Matt Perryman

Why doing the right thing leads to the superior payoff

By Matt Perryman

There’s a thought experiment in game theory called the Prisoner’s Dilemma.

Two criminals, Billy and Willy, got pulled in by the cops as suspects in a robbery gone bad.

The cops don’t have enough for a full conviction, but they can get the boys on a minor charge that comes with a one-year sentence.

The detectives working case make a proposition to each man.

Billy can keep his mouth shut and do a year in jail, or he can rat out his partner and stay out of jail entirely while Willy does a 20 year sentence.

Willy’s made the same offer.

To us outside witnesses, the smartest thing Billy and Willy can do is keep their mouths shut, take the year, and go on their way as free men.

Instead, each man takes the promise of total freedom and rats out his partner. Both men end up serving the 20 year sentence thanks to their mutual betrayal.

The lesson is supposed to be that cooperation yields better results than defecting. Pursuit of immediate self-interest, which can seem completely rational, comes at the cost of worse outcomes for everyone involved.

Look at it like this, and you have a model for understanding what happens any time two self-interested agents come together to achieve a goal.

You can pursue the immediate short-term win at the cost of greater benefit, or focus on the greater win for everyone.

The risk is that your partner in the game is a short-term thinker. Since there’s always that nagging suspicion, there’s a downward pressure towards taking the short-term win for yourself.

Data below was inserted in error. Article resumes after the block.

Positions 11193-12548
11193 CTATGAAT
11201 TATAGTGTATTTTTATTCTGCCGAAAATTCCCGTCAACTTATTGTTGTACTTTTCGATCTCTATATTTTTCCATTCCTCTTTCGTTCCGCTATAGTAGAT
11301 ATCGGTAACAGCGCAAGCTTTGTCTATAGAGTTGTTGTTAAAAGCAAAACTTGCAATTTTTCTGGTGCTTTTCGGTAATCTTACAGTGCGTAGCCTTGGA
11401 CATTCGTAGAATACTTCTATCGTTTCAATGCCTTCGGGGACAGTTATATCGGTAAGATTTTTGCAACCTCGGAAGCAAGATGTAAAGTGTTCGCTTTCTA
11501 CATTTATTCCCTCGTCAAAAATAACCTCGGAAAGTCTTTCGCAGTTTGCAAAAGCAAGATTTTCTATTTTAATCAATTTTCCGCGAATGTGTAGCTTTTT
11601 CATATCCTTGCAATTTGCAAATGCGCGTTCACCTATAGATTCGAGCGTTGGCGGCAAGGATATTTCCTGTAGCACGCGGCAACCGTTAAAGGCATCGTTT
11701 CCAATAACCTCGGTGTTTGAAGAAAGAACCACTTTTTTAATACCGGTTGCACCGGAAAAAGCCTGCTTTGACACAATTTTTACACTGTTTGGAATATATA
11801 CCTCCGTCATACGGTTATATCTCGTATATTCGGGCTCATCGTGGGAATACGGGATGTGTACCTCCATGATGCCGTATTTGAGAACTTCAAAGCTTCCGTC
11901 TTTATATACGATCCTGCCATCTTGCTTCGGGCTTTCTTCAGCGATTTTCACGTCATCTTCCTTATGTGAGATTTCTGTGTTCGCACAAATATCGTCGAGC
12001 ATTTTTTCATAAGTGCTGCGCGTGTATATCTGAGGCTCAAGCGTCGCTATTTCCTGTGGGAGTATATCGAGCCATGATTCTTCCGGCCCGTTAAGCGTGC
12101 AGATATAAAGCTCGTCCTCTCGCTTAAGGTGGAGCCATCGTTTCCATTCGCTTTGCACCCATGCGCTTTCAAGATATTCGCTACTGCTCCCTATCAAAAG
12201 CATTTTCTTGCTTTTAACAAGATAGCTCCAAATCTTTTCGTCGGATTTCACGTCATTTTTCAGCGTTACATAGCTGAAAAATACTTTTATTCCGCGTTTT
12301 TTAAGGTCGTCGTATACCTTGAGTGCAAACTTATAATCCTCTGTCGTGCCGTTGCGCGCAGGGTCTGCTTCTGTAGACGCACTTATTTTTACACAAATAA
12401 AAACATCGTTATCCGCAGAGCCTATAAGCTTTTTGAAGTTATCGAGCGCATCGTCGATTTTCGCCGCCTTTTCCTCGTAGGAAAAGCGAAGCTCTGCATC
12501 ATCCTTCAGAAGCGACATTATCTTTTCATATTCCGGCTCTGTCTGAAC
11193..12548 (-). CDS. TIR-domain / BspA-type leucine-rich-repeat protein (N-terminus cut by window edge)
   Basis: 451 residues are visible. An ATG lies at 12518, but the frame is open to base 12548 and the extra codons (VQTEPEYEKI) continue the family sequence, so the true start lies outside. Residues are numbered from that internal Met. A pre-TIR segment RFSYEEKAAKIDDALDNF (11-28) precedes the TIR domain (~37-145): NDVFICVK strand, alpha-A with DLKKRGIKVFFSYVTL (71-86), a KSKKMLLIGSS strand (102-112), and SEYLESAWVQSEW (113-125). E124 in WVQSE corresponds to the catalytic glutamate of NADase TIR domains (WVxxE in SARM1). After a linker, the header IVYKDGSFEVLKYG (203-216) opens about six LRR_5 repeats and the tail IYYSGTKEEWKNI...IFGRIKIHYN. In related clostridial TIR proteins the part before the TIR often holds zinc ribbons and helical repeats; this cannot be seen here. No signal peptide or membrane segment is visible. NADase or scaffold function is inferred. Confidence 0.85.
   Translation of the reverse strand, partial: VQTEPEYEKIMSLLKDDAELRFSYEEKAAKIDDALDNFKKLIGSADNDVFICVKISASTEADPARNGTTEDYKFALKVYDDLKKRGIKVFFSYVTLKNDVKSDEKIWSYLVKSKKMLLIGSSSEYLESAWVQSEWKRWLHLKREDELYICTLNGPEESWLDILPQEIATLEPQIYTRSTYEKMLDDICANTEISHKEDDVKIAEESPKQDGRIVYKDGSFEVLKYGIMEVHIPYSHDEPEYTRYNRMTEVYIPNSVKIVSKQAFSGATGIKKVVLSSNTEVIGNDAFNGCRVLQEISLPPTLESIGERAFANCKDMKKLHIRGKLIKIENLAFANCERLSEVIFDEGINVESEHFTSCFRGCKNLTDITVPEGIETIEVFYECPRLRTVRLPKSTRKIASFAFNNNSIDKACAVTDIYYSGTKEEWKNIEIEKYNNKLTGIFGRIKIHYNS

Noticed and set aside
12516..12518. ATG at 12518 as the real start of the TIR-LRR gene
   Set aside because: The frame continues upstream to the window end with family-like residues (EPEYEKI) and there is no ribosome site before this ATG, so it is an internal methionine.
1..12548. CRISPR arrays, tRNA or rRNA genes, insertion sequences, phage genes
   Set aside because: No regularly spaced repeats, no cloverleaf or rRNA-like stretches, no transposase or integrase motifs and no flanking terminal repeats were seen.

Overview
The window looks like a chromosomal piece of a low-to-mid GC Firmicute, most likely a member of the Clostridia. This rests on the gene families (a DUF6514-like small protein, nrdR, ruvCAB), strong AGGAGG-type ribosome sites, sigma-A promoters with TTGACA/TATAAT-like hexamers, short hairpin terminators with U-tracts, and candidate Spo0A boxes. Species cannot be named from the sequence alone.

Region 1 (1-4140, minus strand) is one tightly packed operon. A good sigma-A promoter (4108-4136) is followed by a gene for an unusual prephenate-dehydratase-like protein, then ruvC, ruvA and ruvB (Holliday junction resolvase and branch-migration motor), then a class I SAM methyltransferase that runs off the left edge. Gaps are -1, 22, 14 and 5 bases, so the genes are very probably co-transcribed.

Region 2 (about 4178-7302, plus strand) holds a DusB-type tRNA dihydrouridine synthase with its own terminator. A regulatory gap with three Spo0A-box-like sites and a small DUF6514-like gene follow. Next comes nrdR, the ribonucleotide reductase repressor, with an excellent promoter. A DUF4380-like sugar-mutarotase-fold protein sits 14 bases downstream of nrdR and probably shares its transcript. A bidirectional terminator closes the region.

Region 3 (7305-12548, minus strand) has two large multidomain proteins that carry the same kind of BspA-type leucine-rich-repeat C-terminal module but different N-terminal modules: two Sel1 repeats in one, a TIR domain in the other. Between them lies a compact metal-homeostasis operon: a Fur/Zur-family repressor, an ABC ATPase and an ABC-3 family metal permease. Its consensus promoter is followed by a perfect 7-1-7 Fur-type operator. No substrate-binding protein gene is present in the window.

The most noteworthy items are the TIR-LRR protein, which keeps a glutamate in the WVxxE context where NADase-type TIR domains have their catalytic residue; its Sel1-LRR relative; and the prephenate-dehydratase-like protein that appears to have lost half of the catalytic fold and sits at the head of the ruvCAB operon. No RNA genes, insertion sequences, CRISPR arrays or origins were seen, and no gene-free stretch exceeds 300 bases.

If the other guy’s going to rat you out anyway, why not?

Thus the immense stupidities that happen whenever you bring together large groups of people.

The Prisoner’s Dilemma happens over and over again, from romantic relationships to long-term business dealings.

Thing is, we don’t see the self-interested goal win all the time. There’s a long-term pressure to cooperate.

Not only that, but defectors who don’t cooperate end up with worse outcomes in the long run. It turns out that human beings remember past betrayals. While you can “win” by stabbing the other guy in the back, it’s a long-term loss.

Everybody knows you as a viper. At that point, the rational strategy is punishing you.

This isn’t much different from a problem in moral philosophy.

Why should I do the morally right thing if it’s not to my benefit?

Why keep a promise if it’s going to cost me?

Why jump into a river to save a drowning kid if it will mess up my suit?

Here’s the thing.

The immediate “win” is not always your true benefit.

Aristotle told us that the virtues, which include courage and justice, while necessary for a good life, aren’t sufficient to live well.

A just and brave person can be broke, hungry, and sick in the street. He has the virtue, but it’s not enough for the good life.

A well-lived life must contain the virtues, but a virtuous life isn’t always excellent.

It’s no different from how a superior marksman can miss the target due to wind.

The best thing to do is cooperate until the other guy stabs you in the back.

It’s not 100% guaranteed to make you win every round–but nothing can guarantee wins every time.

It’s more helpful to think of the reliable bet over the long term.

Matt Perryman

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